War and Society in Ancient Mesoamerica by Ross Hassig

By Ross Hassig

During this learn of battle in historic Mesoamerica, Ross Hassig deals new perception into 3 thousand years of Mesoamerican heritage, from approximately 1500 B.C. to the Spanish conquest. He examines the equipment, reasons, and values of struggle as practiced by way of the main pre-Columbian societies and indicates how war affected the increase of the country.

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Although most early armies did not formally march, some discipline had to be observed to keep them together and moving, and march figures offer some basis for calculating the minimum space needed for the movement of troops. 56 Thus, even a small force marching in single file would stretch out for a considerable distance. Lengthy columns can be minimized by increasing the number of files, but this is limited by the size of the roads that would Page 22 Rainfall map of Mesoamerica. Page 23 have been used.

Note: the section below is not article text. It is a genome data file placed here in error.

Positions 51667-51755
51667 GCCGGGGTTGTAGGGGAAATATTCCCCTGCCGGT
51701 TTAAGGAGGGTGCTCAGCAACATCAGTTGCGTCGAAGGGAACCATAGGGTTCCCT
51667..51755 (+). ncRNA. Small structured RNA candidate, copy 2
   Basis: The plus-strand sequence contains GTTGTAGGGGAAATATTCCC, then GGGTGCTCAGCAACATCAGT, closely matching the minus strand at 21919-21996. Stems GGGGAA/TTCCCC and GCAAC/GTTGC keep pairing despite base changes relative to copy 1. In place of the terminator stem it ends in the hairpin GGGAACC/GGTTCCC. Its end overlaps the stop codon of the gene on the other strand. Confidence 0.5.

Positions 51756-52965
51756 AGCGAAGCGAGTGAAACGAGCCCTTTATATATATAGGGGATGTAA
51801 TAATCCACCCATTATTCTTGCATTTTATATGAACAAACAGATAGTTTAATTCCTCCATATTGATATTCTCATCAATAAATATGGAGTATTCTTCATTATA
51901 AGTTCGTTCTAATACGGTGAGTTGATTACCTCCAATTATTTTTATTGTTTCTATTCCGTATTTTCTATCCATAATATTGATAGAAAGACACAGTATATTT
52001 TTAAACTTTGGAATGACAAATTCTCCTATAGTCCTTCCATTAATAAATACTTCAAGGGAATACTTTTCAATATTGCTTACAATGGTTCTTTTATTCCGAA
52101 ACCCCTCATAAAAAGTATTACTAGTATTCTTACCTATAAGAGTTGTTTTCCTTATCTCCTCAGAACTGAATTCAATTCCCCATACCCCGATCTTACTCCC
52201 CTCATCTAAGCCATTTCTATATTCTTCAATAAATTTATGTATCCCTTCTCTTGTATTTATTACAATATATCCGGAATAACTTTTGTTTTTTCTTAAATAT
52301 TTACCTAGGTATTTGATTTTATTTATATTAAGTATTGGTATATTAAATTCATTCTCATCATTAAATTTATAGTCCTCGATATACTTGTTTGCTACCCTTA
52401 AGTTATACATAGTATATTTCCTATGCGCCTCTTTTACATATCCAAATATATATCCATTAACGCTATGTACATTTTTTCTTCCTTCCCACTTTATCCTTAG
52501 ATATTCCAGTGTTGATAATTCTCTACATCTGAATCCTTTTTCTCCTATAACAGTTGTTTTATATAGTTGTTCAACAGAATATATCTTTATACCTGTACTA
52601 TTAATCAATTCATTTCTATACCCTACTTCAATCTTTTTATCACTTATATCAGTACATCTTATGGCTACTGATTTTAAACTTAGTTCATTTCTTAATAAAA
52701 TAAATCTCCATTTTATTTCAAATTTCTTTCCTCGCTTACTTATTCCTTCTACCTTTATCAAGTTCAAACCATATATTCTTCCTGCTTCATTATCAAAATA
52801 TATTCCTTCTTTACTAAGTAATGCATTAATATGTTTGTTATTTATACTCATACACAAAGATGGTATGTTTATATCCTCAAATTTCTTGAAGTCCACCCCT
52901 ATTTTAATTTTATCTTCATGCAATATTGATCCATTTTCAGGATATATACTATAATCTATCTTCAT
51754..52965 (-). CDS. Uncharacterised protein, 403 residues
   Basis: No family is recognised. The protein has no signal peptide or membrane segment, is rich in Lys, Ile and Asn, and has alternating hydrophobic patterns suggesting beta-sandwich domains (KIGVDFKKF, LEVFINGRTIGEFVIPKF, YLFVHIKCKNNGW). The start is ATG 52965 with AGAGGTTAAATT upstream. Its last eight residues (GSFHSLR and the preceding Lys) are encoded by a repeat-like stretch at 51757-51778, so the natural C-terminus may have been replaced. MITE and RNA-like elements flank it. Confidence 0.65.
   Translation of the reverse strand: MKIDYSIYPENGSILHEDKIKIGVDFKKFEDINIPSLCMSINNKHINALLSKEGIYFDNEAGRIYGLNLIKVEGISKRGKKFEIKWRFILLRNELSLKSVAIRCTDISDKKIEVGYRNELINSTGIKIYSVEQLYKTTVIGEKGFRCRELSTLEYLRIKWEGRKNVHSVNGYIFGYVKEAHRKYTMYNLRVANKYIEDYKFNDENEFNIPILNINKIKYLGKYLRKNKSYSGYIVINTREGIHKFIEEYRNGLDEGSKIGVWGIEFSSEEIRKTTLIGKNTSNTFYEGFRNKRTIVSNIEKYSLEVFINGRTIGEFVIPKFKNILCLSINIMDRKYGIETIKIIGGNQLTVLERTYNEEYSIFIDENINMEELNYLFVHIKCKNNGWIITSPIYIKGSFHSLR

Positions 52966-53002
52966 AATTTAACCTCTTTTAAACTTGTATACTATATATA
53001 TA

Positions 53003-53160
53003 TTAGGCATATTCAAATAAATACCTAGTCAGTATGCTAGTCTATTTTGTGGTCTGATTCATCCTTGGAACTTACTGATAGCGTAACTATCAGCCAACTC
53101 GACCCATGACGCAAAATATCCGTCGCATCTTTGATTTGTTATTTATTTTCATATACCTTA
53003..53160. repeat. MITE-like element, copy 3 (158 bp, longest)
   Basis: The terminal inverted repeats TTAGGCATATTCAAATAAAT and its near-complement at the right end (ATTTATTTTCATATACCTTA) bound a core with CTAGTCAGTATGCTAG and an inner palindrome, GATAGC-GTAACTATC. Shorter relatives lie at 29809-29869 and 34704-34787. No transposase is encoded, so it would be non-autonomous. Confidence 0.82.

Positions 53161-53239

25 percent of the males), although the proportions probably differ by society. The Olmecs had denser populations than those in the surrounding areas, but even major Olmec centers had only about a thousand residents, with perhaps a few thousand more in the immediate hinterlands. 44 Although the total Olmec heartland population of about 350,000 people45 could have produced a sizable army for its dayup to 7,648 soldiers, drawing on all elite males between twenty and fifty years of age, or 4,527 if the cutoff age was thirty-fivethey probably did not.

Thus, Olmec battles probably devolved into battles between pairs of adversaries. The Olmecs also stand out from earlier groups by the evident professionalism of their military. 39 Specialized weapons required specialized training because, for the first time, military skills could not be adapted directly from utilitarian pursuits because these weapons had no peaceful use. This training was probably carried out by military societies because Olmec populations were too small to support formal schools.

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